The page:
A good idea that needs updating – Twin Cities
President Joe Biden last week released a fact sheet with his Medicare funding proposals prior to his proposed actual budget blueprint that includes details on this and all other programs.
He wants to broaden income subject to tax for filers who earn above $400,000. Since 2013, this has included some, but not all, investment income beyond the “earned income” of wages, salaries and small-business and farm profits subject to FICA for decades.
He also wants to reduce outlays by extending negotiation of drug prices and reduce costs to beneficiaries by limiting copays on common generic drugs.
So — are these good or bad ideas?
The adage “too little, too late,” comes to mind but is a bit harsh. “Better something than nothing;” “better late than never;” “at least we’re headed in the right direction” are better metaphors. Yes, Biden’s proposals are good; they also would delay the day of reckoning for Medicare’s checking account a couple more decades down the road.
Indeed something better than nothing.
But — to the main point — there is no attempt at finding a solution to a more fundamental problem — addressing the reasons why we as a nation spend nearly twice as much per person on health care as most other nations in the world. This is something we could and must begin to fix. But the political stars are not aligned.
Rather than poring over the entrails of Biden’s specific proposal, which is unlikely to get through a GOP Congress in its present form anyway, let’s start with a broad review of Medicare and Social Security itself. The problems of health care delivery in old age certainly overlaps with those of funding retirement, survivors and disability benefits generally.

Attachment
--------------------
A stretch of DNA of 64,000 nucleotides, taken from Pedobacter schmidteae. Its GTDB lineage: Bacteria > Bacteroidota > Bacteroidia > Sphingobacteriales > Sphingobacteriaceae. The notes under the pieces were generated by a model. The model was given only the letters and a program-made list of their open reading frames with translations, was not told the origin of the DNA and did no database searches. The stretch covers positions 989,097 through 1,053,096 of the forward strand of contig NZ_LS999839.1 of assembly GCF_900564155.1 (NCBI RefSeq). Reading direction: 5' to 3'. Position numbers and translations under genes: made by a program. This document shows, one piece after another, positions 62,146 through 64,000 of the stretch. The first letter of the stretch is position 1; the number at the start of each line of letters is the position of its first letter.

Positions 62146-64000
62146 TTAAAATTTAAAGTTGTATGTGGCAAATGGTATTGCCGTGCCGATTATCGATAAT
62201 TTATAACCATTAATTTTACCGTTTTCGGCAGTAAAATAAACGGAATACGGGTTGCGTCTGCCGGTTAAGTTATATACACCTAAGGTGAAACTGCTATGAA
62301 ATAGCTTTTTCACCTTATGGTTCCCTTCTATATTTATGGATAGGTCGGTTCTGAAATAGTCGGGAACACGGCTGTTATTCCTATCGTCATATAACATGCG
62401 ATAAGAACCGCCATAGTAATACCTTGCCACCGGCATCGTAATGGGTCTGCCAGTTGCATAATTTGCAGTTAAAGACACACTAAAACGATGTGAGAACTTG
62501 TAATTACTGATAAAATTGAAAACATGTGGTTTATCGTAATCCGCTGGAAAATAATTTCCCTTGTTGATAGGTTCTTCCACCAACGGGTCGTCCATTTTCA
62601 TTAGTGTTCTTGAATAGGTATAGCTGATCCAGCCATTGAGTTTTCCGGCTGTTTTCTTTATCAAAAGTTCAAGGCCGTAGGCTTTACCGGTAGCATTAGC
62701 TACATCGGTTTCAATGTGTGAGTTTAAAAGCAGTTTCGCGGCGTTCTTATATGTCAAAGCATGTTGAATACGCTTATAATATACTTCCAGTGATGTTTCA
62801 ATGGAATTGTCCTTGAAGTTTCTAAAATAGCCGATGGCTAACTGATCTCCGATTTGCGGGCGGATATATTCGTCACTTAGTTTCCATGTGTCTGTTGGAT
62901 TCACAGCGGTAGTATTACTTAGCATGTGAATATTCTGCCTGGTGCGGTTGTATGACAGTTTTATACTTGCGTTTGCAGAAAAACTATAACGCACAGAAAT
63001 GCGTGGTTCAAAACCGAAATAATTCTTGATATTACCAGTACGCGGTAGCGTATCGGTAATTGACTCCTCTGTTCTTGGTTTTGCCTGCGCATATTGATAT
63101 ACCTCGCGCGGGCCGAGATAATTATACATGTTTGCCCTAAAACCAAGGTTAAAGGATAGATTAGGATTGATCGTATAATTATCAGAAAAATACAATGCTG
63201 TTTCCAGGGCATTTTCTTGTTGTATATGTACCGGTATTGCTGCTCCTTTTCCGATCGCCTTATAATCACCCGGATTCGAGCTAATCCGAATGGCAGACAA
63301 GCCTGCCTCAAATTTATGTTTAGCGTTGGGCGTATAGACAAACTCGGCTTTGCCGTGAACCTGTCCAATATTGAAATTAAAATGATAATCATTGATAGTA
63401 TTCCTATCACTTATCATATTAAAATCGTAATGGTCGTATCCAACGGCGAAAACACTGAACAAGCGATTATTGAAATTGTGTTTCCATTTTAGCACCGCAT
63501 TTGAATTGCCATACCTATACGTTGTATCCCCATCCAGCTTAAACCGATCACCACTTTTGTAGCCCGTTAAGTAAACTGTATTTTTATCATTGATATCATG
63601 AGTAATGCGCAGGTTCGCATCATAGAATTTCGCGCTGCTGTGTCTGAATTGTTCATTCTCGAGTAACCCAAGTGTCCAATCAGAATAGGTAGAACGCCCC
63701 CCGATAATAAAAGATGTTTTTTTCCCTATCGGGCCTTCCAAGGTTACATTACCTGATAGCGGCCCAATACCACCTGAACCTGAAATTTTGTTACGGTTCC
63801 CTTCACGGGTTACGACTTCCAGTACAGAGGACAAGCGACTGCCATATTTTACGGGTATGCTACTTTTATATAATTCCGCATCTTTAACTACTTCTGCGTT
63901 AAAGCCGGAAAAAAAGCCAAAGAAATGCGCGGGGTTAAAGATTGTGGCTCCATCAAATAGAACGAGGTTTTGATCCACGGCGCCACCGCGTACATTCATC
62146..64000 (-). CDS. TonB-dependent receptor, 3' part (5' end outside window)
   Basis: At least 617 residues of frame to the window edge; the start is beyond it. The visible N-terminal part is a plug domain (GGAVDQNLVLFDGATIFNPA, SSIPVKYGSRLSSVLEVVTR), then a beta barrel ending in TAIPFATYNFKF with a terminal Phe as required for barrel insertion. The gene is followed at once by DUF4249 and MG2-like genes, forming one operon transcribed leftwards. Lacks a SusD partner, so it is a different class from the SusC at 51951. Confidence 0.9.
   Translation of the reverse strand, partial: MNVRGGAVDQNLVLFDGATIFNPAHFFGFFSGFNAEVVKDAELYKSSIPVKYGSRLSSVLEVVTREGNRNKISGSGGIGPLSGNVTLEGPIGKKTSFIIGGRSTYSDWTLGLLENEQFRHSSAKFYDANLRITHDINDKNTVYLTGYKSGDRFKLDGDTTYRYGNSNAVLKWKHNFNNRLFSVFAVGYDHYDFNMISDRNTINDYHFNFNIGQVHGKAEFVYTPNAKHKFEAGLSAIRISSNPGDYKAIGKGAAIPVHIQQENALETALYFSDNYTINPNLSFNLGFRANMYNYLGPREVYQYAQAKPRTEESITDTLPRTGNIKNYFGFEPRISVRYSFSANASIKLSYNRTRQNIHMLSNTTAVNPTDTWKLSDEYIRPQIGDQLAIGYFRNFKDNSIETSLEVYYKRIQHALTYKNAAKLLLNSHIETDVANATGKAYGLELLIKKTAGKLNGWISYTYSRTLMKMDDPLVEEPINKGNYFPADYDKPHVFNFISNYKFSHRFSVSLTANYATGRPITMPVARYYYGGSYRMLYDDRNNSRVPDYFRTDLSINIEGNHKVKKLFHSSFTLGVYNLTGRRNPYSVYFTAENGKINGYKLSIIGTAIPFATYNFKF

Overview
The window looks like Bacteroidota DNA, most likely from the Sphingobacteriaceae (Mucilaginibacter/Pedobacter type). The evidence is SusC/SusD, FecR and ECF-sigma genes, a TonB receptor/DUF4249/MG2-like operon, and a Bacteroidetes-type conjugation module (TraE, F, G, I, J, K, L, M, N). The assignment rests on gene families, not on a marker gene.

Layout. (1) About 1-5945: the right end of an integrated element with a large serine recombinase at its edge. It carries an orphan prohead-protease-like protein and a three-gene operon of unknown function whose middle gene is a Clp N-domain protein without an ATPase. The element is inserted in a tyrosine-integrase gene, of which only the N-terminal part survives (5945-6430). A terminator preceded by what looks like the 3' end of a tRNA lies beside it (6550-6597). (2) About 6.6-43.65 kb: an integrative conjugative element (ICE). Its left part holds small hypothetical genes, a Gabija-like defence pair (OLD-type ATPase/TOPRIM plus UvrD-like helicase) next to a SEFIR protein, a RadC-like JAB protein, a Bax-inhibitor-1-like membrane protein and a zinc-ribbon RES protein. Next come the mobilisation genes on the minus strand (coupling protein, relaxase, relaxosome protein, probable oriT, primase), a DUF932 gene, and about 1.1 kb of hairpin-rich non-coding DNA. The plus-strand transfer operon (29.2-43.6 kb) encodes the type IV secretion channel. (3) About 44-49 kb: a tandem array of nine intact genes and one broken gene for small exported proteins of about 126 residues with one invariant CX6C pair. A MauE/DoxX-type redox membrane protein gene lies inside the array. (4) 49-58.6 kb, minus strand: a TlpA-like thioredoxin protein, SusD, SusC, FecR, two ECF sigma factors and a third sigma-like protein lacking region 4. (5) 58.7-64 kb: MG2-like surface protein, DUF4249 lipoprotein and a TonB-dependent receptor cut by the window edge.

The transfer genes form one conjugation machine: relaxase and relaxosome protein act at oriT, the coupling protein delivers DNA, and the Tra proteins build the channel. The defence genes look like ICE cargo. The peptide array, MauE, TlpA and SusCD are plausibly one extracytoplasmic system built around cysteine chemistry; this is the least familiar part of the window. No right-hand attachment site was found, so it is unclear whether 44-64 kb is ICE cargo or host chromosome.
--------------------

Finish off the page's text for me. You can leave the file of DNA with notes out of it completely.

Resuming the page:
Start from the beginning. Government-organized pensions for retirement and for dependents of deceased workers who died was a high priority in President Franklin Roosevelt’s New Deal. Its measures were closer to the government-mandated “social insurance” approach of Germany rather than the socialist model eventually followed after World War II in Scandinavia and elsewhere in Europe.
The act establishing survivors and old age benefits was passed in 1935. FICA “contributions” were collected in 1937 and benefit payments started in 1940. Disability was added in 1956.
That covered three of the four recognized needs, retirement, survivors and disability. Health care remained. Democrats wanted it, many for the whole population. But some Republicans remained dead against Social Security itself. Moreover, the powerful American Medical Association lobby deeply opposed government controlled medicine.
Democrat Lyndon Johnson wanted health benefits, at least for the elderly, and Medicare was a high priority in 1964 as he finished John Kennedy’s term. A bill awaited his signature weeks after he was inaugurated.
It was not radical and was limited enough in scope to satisfy the AMA and gather enough Republican votes for bipartisan passage. (Search SSA and “Vote Tallies for Passage of Medicare in 1965” for details).
The initial level of .035% of wages and salaries low-balled taxes needed for full funding. This was in part to overcome GOP opposition. Yet doctor and hospital costs in 1965 were minimal by today’s standards. The economy boomed. Most importantly, the eldest of the 81 million-strong baby boom generation were reaching age 19 and entering the labor force. This torrent of new workers, and hence new FICA payers, would continue for nearly two decades — making the Medicare checking account seem flush.